I have taken a good deal of your time and, I fear, have tried your patience unduly in reviewing this question of the trial and punishment of the Kaiser, and yet the deep interest which it has excited and the various opinions expressed by jurists and laymen which have been published seemed to me to entitle it to more than a passing notice.

There is also another class of legal questions which are raised by some of the provisions of the Treaty of Peace as well as by some of the propositions advanced at the Peace Conference. They are questions which have to do with constitutional powers and constitutional limitations. I shall not even attempt to suggest the subjects falling within this class. Those to which I have referred in detail pertain essentially to the principles and generally accepted rules of the law of nations and to the administration of international justice. To go beyond those subjects would be to enter the wide field of constitutional law. Into that field I shall not venture.

In conclusion let me emphasize by repetition what I said at the beginning of my remarks, because it seems to me that the world is approaching the most critical decision that it has had to make since history began. Let me repeat: Nationalism must be maintained at all hazards. It must not be supplanted by Mundanism. It is equally imperative that within the nation Individualism should not be subordinated to Classism. Individualism has been the great impulse to progress and liberty. It is the very lifeblood of modern civilization. Individual rights, not class rights, should engage our concern and invite governmental protection wherever threatened. If we, Americans, abandon Individualism we have bartered away our birthright, we have cast aside that for which our forefathers were willing to die. The same is true of Individualism among nations. It must be main

tained if the peoples of the earth are to possess patriotism, love of liberty, and that generous devotion to national ideals which have made nations great and prosperous.

Peace and contentment are found in a nation where a free people live under just laws justly administered. So peace among nations will prevail when their conduct toward one another is governed by just laws and when they submit their controversies to an impartial judiciary which will decide them according to the immutable principles of justice.

To the achievement of this great good for the present and the future we should devote our thought and endeavor. To that end we should give our earnest support to Internationalism, a true Internationalism which is founded on a deep and abiding faith in Nationalism as the essential element of the present order. To-day by common purpose and by united effort much may be accomplished. If we wait for a more propitious time, that time may never come.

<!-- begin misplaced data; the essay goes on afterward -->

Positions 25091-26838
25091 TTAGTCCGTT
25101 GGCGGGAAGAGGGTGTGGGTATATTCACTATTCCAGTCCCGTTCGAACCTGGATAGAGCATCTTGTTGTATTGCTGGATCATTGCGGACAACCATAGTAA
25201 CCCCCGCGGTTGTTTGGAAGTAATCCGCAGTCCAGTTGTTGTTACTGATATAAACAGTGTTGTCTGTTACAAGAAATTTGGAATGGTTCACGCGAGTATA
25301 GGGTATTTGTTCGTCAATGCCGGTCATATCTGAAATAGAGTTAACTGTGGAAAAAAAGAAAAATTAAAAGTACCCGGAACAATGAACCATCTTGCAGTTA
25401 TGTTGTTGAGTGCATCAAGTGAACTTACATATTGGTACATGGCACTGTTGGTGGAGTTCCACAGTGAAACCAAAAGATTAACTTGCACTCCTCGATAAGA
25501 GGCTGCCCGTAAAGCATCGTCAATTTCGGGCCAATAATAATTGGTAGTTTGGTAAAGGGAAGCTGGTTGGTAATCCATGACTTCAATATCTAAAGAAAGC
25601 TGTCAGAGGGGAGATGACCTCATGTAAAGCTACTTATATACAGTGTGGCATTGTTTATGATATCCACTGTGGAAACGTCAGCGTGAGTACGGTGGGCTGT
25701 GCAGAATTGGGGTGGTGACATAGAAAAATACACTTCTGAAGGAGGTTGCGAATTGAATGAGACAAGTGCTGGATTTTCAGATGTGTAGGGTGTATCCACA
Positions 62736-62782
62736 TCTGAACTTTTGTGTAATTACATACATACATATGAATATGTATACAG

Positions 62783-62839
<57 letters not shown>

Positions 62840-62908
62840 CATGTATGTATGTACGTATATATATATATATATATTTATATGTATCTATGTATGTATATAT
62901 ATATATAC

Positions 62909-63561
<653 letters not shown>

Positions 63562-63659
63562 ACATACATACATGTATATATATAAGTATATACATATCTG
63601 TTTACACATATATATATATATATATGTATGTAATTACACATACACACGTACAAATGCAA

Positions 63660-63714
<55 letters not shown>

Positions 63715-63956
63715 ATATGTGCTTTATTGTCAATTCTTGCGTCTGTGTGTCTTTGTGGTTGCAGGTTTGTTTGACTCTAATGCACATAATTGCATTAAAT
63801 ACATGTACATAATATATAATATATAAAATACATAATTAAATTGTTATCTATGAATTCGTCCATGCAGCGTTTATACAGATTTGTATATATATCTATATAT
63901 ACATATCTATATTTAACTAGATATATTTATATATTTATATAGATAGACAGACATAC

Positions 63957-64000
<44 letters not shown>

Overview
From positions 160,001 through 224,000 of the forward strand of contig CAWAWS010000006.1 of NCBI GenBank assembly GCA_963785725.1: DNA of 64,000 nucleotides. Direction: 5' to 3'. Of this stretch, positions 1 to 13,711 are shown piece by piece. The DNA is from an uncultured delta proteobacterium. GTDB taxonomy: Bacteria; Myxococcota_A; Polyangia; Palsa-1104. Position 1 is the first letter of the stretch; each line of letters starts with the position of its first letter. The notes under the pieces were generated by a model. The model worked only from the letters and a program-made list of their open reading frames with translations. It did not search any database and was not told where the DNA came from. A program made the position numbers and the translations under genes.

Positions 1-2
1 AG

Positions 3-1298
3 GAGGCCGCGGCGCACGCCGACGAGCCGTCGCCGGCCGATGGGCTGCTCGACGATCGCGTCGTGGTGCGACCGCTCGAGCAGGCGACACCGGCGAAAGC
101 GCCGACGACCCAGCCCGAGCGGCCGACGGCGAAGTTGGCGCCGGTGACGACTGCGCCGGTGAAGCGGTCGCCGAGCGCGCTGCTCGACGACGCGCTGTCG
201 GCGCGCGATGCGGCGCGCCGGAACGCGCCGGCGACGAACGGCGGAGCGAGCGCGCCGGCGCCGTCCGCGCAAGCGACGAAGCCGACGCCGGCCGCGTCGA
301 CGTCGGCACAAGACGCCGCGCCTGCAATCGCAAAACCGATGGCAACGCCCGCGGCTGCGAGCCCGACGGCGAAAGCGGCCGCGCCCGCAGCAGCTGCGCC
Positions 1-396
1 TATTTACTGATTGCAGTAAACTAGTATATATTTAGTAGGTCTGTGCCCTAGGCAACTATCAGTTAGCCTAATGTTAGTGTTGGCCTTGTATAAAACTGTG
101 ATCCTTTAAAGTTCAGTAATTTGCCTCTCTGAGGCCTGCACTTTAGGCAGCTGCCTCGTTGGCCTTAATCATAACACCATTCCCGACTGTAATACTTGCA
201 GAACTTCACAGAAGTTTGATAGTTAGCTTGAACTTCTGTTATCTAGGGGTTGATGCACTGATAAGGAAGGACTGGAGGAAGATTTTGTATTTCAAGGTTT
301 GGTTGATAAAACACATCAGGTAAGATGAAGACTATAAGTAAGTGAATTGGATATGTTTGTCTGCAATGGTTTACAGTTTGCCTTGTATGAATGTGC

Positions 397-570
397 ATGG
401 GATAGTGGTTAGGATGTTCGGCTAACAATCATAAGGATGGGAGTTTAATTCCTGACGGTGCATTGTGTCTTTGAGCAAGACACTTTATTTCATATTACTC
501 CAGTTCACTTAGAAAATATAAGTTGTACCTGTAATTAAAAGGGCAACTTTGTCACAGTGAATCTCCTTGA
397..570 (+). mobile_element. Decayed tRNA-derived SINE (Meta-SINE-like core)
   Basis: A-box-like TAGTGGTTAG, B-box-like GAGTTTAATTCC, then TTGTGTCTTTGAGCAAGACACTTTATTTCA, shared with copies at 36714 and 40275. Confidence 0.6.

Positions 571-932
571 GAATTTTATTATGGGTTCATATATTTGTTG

SECOND only to the proposed Covenant of the League of Nations in its claims upon the interest and attention of the American people and the Senate of the United States, and of far more importance and interest to them than the terms of the proposed treaty with Germany, outside of the section of that treaty which contains the Covenant of the League of Nations, is the proposed treaty with France. This document was submitted to the Senate by President Wilson on July 29th, with a view to securing the consent of the Senate to its ratification.

In addition to the analysis which needs to be made first of all of the terms of the treaty themselves, the proposed agreement suggests several reflections along different lines of thought, especially in regard to its relation to the proposed League of Nations and its relation to American constitutional law and diplomatic policy.

A reading of the text suggests that the pact was drawn with great care. The American plenipotentiaries were, evidently, extremely cautious, and insisted upon reducing the obligations assumed by the United States, by virtue of this treaty, to the very lowest points consistent with the accomplishment of the objects in view. In the third paragraph of the preamble it is a fear, more or less mutual, on the part of the contracting Powers, that the protective measures taken with respect to the left bank of the Rhine are incapable of assuring immediately to France and America adequate security and protection, which is given as the basis of the agreement. It is noteworthy that in the proposed British agreement it is said that "there is a danger" that the eventuality feared by the American and French negotiators may come to pass. In the final paragraph of Article I a double conjuncture of circumstances is required to bring the agreement into